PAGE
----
The Brian Williams episode presents a major PR crisis for NBC television. But unlike other major PR crises of recent years, it’s not exactly clear who is the real victim of Brian Williams’ deception, other than Williams himself.
In 2010, when the BP/Deepwater Horizon disaster impacted millions and the Toyota safety issues affected thousands, it was obvious who was most damaged.
As the oil continued to pour into the Gulf that spring, crisis communications expert Alan Hilburg spoke at a PRSA/St. Louis luncheon. Hilburg made the point that organizations must quickly address the concerns of those who are victims of such events as the BP spill, rather than focus attention on the organization’s own needs.
In the interceding years, BP has paid billions to those affected by the disaster, but the company’s failure to address the situation in a timely manner caused irreparable harm.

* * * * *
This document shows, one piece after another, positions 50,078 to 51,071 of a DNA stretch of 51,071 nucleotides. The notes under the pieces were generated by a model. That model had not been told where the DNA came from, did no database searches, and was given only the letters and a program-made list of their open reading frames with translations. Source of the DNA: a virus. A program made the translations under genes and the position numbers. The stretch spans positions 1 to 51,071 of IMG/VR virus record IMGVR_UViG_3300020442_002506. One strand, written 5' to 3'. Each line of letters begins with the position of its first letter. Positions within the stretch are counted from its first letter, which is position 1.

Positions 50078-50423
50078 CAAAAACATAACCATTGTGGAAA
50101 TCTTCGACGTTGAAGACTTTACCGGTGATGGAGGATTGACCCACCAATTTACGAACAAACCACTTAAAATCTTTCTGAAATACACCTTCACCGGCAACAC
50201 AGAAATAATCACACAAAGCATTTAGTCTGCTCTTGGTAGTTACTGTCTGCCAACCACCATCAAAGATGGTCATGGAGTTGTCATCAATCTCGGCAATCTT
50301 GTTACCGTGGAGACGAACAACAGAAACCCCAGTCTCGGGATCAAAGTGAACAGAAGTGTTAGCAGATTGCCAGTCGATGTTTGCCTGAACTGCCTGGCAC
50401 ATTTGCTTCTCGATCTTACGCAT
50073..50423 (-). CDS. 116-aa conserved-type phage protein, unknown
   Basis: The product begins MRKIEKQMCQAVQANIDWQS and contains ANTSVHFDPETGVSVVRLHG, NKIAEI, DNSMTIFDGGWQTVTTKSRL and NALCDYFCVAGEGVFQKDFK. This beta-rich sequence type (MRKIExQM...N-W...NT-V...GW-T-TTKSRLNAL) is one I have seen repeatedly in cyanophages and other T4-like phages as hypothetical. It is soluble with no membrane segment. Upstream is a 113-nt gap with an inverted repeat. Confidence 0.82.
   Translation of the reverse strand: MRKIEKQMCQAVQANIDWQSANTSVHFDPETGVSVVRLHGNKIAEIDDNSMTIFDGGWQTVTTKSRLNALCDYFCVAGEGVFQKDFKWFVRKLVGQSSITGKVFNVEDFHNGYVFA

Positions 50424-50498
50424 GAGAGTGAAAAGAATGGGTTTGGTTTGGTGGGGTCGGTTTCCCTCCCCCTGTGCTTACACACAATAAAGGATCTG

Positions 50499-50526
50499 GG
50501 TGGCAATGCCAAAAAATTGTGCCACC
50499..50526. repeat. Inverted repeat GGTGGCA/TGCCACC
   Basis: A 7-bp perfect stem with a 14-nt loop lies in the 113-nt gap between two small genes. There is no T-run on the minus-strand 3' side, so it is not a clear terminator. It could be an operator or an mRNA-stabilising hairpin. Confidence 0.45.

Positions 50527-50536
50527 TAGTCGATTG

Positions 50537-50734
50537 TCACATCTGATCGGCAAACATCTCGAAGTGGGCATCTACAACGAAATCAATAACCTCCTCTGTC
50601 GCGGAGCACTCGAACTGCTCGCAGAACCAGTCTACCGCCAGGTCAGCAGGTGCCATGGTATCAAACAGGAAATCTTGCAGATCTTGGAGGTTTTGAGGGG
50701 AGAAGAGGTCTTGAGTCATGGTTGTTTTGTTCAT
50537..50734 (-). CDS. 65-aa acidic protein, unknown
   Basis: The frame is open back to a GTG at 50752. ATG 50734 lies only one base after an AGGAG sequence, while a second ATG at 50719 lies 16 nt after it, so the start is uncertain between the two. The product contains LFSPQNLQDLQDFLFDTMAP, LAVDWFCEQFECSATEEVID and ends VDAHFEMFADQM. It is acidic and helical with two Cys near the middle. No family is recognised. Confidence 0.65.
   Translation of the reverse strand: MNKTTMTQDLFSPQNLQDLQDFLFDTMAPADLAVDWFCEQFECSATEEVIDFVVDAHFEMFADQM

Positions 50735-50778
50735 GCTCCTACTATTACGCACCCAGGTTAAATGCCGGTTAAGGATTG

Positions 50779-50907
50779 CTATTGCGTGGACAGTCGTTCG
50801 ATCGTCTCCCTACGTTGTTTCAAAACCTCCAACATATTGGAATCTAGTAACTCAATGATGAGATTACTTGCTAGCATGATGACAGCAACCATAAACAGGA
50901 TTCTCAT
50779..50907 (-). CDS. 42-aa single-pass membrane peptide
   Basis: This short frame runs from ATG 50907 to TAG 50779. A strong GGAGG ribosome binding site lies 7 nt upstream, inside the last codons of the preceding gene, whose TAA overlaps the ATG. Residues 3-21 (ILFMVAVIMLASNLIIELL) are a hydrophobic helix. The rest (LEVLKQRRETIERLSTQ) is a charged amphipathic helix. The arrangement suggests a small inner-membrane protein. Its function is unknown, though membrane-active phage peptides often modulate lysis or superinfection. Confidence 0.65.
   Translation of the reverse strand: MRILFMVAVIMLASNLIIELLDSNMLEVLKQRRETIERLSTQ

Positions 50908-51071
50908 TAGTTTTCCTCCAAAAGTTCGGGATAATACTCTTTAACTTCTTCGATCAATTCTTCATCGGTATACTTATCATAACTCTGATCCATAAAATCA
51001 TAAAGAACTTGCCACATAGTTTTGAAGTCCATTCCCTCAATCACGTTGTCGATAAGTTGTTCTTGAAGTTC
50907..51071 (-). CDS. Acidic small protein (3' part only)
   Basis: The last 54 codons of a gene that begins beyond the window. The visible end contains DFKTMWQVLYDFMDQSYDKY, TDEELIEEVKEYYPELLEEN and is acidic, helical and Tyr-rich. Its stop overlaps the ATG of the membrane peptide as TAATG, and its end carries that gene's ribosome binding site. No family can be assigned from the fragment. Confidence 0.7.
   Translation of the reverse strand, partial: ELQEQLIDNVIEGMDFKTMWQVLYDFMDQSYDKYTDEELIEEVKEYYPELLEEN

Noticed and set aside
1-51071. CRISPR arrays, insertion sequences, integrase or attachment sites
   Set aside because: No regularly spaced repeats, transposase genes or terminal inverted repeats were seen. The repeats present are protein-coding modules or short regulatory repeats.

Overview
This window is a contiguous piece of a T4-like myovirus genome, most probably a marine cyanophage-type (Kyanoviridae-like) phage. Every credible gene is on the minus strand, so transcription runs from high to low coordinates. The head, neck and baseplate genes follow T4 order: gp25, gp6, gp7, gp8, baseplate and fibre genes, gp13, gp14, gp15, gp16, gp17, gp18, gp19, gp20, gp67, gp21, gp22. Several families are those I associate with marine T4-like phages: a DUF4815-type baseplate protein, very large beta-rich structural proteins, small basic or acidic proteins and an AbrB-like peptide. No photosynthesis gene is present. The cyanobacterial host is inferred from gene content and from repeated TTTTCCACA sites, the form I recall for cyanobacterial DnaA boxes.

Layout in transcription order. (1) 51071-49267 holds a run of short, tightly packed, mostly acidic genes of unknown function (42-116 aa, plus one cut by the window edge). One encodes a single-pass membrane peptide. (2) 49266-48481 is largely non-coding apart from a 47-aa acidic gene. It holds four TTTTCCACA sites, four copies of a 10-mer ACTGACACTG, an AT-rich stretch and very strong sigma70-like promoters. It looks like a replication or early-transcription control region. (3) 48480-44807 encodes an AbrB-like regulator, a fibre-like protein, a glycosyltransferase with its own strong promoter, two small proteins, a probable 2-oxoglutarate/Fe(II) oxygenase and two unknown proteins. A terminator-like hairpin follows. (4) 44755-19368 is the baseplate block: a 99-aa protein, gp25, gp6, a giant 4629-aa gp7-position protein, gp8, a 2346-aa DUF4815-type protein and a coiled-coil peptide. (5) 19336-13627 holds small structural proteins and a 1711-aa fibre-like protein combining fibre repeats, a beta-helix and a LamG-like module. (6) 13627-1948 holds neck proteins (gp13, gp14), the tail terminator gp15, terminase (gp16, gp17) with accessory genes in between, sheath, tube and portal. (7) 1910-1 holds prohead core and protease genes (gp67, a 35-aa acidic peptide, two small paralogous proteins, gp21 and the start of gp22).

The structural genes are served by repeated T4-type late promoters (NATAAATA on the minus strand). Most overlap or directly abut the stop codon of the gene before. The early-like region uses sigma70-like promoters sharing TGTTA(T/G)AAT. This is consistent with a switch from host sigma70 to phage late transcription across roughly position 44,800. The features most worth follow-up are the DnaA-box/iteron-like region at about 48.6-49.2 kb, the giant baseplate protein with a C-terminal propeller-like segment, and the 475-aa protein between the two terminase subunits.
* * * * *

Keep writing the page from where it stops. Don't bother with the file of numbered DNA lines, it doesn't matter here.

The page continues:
In the case of Williams, his viewers may be disappointed in his actions but they will, for the most part, be likely to forgive this misstep. The military members who blew the whistle of Williams may be upset, but they, too, are likely to be forgiving. The reputation of the NBC News brand (and his fellow news department workers) may be damaged in the short term, but that can be overcome.
In the early 90s, NBC News survived the GMC truck crisis. The producers of Dateline admitted they rigged an explosion to produce footage designed to slam GMC trucks. Jane Pauley and Stone Phillips read an on-air apology to GM.
The big questions regarding Brian Willams are: Will he, after his current “time out,” issue a full-blown apology and own up to the fact that he lied? Will he be able to resume his duties without continuing to be the butt of jokes, as he has been for the last few days on social media. Also, would he be well-advised to limit his non-news TV appearances?
The main factor, of course, will be money. Should he return, can he maintain current viewer levels, resulting in good ad revenues? If he can’t rehab his reputation, would NBC owe him a huge severance? As broadcast reporters often say as the end of news packages, “only time will tell.”